Market Overview

100 Days Of Trump: Do Oddsmakers Think He'll Make It A Full Term?

100 Days Of Trump: Do Oddsmakers Think He'll Make It A Full Term?

President Donald Trump has survived his first 100 days in office, despite his job approval rating dipping to an all-time low for a U.S. president. And when it comes to Trump completing his first term in office, European gambling site Paddy Power indicates all bets are off.

According to the newest numbers from Paddy Power, the odds of a first-term Trump impeachment have narrowed significantly. While Las Vegas doesn’t allow betting on any events other than sports, U.K. bookies are happy to take bets about Trump’s longevity in office.

Paddy Power currently has the odds of a first-term Trump impeachment at 10/11, up from 2/1 on February 15 and 11/10 on March 21.

Not The Only One

Ladbrokes is also pessimistic about Trump’s prospects. As of March 21, Ladbrokes listed the odds that Trump will “leave office via impeachment or resignation before end of first term” and will “serve a full term” at 11/10, but the site is no longer listing odds on a Trump full term.

Bovada also no longer lists proposition bet odds that Trump completes “a full term as POTUS.” As of March 21, a $115 bet on a full term in office paid off $100, while a $115 bet that the term would be cut short also paid off $100. Bovada is currently taking bets on the year Trump will leave office. A $100 bet on 2017 pays off $350, while a $120 bet on 2020 or later pays off $100.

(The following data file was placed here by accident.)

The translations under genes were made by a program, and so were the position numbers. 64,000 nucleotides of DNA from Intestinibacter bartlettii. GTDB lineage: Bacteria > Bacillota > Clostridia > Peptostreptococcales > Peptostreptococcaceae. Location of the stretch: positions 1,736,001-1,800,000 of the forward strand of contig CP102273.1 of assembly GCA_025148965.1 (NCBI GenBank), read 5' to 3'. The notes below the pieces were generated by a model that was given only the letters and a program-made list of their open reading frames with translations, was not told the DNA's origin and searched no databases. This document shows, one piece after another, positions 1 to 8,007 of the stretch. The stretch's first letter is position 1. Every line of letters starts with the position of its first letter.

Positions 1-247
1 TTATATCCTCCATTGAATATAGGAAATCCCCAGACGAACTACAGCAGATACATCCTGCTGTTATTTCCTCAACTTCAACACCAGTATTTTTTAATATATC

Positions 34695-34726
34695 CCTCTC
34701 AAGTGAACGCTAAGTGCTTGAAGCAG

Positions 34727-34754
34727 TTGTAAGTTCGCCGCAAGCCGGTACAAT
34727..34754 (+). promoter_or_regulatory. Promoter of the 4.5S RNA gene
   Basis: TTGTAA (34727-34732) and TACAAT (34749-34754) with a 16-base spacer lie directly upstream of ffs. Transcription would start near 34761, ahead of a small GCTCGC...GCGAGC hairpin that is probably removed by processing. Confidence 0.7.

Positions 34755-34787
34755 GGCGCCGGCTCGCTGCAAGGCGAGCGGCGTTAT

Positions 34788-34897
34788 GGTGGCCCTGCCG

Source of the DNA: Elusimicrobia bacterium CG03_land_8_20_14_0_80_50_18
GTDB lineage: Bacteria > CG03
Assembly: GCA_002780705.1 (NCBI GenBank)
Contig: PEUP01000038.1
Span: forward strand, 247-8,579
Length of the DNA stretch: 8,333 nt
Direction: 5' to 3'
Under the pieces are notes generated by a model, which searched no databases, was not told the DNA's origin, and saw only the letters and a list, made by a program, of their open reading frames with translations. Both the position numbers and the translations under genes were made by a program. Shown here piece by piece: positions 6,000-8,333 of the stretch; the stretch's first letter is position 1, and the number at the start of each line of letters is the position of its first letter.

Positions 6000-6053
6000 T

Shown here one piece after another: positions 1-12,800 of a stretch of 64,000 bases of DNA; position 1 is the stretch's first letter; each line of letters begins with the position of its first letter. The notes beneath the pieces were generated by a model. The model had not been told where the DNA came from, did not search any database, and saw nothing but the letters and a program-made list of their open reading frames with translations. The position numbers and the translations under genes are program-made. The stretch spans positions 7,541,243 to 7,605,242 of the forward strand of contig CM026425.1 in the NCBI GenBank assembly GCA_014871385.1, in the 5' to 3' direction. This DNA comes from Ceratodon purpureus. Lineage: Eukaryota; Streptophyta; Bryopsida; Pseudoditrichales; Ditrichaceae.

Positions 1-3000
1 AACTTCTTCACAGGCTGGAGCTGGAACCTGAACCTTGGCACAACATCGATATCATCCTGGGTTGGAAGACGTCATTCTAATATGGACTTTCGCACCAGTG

Following Election Day in November, Ladbrokes listed the odds that Trump would make it through his first term in office at 3/1.

The president certainly can’t be impeached for low approval ratings alone, but the latest numbers from NBC put Trump’s 40 percent job approval after 100 days at the lowest among the past 10 presidents, well below former President Barack Obama’s 61 percent approval in April 2009.

While smart money seems mixed on an early departure for Trump, gamblers aren’t necessarily reliable when it comes to politics. Some of the same U.K. bookies had Hillary Clinton as the heavy favorite to win the election back in November.

U.S. investors certainly don’t seem concerned about potential drama in Washington. The SPDR S&P 500 ETF Trust (NYSE: SPY) is up more than 10 percent since Election Day.

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